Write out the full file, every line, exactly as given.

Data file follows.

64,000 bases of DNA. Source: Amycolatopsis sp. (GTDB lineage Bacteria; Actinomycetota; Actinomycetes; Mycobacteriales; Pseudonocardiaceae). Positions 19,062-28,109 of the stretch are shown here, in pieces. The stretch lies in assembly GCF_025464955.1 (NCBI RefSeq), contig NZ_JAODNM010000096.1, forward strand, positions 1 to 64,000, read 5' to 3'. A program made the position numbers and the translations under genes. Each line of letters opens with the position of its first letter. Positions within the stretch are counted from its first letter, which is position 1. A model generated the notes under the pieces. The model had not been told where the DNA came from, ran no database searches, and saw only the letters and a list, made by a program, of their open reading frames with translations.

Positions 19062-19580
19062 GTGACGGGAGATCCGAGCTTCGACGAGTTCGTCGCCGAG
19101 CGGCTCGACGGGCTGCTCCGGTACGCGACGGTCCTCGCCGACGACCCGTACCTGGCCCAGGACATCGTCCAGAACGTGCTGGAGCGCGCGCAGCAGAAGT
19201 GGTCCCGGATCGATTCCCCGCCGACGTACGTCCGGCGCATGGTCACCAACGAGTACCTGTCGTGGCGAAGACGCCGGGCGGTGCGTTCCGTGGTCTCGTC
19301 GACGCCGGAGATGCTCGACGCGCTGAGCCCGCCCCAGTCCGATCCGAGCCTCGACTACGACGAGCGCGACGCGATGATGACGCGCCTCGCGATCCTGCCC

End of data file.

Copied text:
64,000 bases of DNA. Source: Amycolatopsis sp. (GTDB lineage Bacteria; Actinomycetota; Actinomycetes; Mycobacteriales; Pseudonocardiaceae). Positions 19,062-28,109 of the stretch are shown here, in pieces. The stretch lies in assembly GCF_025464955.1 (NCBI RefSeq), contig NZ_JAODNM010000096.1, forward strand, positions 1 to 64,000, read 5' to 3'. A program made the position numbers and the translations under genes. Each line of letters opens with the position of its first letter. Positions within the stretch are counted from its first letter, which is position 1. A model generated the notes under the pieces. The model had not been told where the DNA came from, ran no database searches, and saw only the letters and a list, made by a program, of their open reading frames with translations.

Positions 19062-19580
19062 GTGACGGGAGATCCGAGCTTCGACGAGTTCGTCGCCGAG
19101 CGGCTCGACGGGCTGCTCCGGTACGCGACGGTCCTCGCCGACGACCCGTACCTGGCCCAGGACATCGTCCAGAACGTGCTGGAGCGCGCGCAGCAGAAGT
19201 GGTCCCGGATCGATTCCCCGCCGACGTACGTCCGGCGCATGGTCACCAACGAGTACCTGTCGTGGCGAAGACGCCGGGCGGTGCGTTCCGTGGTCTCGTC
19301 GACGCCGGAGATGCTCGACGCGCTGAGCCCGCCCCAGTCCGATCCGAGCCTCGACTACGACGAGCGCGACGCGATGATGACGCGCCTCGCGATCCTGCCC